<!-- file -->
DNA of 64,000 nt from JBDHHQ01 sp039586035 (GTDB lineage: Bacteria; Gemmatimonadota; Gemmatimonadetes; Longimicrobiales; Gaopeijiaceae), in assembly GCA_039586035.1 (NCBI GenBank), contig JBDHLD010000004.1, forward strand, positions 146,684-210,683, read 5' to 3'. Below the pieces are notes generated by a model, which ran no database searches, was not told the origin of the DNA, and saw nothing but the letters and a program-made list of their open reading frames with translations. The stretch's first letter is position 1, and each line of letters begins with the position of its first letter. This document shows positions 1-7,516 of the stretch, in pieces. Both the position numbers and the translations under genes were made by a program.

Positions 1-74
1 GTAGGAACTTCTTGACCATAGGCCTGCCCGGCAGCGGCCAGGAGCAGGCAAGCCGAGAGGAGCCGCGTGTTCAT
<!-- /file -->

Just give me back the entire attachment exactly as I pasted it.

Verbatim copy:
DNA of 64,000 nt from JBDHHQ01 sp039586035 (GTDB lineage: Bacteria; Gemmatimonadota; Gemmatimonadetes; Longimicrobiales; Gaopeijiaceae), in assembly GCA_039586035.1 (NCBI GenBank), contig JBDHLD010000004.1, forward strand, positions 146,684-210,683, read 5' to 3'. Below the pieces are notes generated by a model, which ran no database searches, was not told the origin of the DNA, and saw nothing but the letters and a program-made list of their open reading frames with translations. The stretch's first letter is position 1, and each line of letters begins with the position of its first letter. This document shows positions 1-7,516 of the stretch, in pieces. Both the position numbers and the translations under genes were made by a program.

Positions 1-74
1 GTAGGAACTTCTTGACCATAGGCCTGCCCGGCAGCGGCCAGGAGCAGGCAAGCCGAGAGGAGCCGCGTGTTCAT